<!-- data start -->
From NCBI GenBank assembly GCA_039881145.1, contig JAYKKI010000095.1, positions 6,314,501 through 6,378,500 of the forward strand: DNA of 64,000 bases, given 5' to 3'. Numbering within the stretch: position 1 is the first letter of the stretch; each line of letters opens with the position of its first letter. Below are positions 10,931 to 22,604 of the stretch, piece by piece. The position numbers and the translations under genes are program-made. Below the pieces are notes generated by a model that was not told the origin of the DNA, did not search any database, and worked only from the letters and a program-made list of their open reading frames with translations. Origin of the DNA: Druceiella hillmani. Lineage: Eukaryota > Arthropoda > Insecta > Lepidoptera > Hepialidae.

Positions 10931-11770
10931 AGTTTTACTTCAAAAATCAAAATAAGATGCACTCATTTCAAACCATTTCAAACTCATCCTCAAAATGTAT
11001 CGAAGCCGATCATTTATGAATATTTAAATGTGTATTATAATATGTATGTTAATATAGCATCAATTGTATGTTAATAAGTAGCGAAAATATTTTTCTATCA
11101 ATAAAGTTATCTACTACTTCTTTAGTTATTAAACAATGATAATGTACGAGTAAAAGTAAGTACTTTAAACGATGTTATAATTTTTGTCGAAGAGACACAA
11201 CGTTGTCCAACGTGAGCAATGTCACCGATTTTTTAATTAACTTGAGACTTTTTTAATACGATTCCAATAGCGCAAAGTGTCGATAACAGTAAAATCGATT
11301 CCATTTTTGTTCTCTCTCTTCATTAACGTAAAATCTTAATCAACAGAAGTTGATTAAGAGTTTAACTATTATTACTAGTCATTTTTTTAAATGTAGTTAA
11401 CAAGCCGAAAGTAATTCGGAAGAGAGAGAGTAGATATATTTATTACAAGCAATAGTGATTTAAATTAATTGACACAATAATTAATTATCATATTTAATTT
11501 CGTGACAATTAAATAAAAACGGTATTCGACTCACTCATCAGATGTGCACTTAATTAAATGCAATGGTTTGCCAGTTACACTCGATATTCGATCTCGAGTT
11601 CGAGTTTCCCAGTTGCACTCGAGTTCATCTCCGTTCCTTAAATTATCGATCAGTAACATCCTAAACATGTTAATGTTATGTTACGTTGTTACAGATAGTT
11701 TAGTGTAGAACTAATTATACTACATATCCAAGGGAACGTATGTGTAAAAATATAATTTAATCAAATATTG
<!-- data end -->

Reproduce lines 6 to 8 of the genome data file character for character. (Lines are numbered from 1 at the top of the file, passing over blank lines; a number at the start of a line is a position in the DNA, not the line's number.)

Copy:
11201 CGTTGTCCAACGTGAGCAATGTCACCGATTTTTTAATTAACTTGAGACTTTTTTAATACGATTCCAATAGCGCAAAGTGTCGATAACAGTAAAATCGATT
11301 CCATTTTTGTTCTCTCTCTTCATTAACGTAAAATCTTAATCAACAGAAGTTGATTAAGAGTTTAACTATTATTACTAGTCATTTTTTTAAATGTAGTTAA
11401 CAAGCCGAAAGTAATTCGGAAGAGAGAGAGTAGATATATTTATTACAAGCAATAGTGATTTAAATTAATTGACACAATAATTAATTATCATATTTAATTT